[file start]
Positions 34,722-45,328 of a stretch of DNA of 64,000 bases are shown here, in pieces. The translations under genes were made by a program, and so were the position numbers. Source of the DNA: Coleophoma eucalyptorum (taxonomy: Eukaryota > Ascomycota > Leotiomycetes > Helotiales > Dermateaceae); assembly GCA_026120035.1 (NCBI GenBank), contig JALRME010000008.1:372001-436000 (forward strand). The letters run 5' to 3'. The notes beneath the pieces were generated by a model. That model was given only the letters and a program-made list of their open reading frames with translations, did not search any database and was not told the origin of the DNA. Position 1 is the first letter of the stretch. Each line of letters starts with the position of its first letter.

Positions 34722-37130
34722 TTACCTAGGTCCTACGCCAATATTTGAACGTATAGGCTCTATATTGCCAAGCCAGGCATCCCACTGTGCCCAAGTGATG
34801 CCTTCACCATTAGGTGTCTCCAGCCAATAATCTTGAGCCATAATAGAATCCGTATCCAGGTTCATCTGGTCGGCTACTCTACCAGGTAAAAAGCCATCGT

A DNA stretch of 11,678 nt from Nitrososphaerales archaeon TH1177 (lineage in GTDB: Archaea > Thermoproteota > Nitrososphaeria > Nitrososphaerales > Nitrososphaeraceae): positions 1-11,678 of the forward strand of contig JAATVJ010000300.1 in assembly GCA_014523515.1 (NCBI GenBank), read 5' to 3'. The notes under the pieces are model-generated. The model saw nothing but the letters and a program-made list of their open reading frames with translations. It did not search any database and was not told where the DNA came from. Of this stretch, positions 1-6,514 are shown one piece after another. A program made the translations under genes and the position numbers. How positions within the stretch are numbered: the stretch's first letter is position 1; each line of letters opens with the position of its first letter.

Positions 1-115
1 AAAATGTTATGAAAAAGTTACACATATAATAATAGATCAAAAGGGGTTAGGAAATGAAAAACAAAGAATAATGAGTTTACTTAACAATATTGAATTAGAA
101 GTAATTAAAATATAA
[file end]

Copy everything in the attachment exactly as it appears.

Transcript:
Positions 34,722-45,328 of a stretch of DNA of 64,000 bases are shown here, in pieces. The translations under genes were made by a program, and so were the position numbers. Source of the DNA: Coleophoma eucalyptorum (taxonomy: Eukaryota > Ascomycota > Leotiomycetes > Helotiales > Dermateaceae); assembly GCA_026120035.1 (NCBI GenBank), contig JALRME010000008.1:372001-436000 (forward strand). The letters run 5' to 3'. The notes beneath the pieces were generated by a model. That model was given only the letters and a program-made list of their open reading frames with translations, did not search any database and was not told the origin of the DNA. Position 1 is the first letter of the stretch. Each line of letters starts with the position of its first letter.

Positions 34722-37130
34722 TTACCTAGGTCCTACGCCAATATTTGAACGTATAGGCTCTATATTGCCAAGCCAGGCATCCCACTGTGCCCAAGTGATG
34801 CCTTCACCATTAGGTGTCTCCAGCCAATAATCTTGAGCCATAATAGAATCCGTATCCAGGTTCATCTGGTCGGCTACTCTACCAGGTAAAAAGCCATCGT

A DNA stretch of 11,678 nt from Nitrososphaerales archaeon TH1177 (lineage in GTDB: Archaea > Thermoproteota > Nitrososphaeria > Nitrososphaerales > Nitrososphaeraceae): positions 1-11,678 of the forward strand of contig JAATVJ010000300.1 in assembly GCA_014523515.1 (NCBI GenBank), read 5' to 3'. The notes under the pieces are model-generated. The model saw nothing but the letters and a program-made list of their open reading frames with translations. It did not search any database and was not told where the DNA came from. Of this stretch, positions 1-6,514 are shown one piece after another. A program made the translations under genes and the position numbers. How positions within the stretch are numbered: the stretch's first letter is position 1; each line of letters opens with the position of its first letter.

Positions 1-115
1 AAAATGTTATGAAAAAGTTACACATATAATAATAGATCAAAAGGGGTTAGGAAATGAAAAACAAAGAATAATGAGTTTACTTAACAATATTGAATTAGAA
101 GTAATTAAAATATAA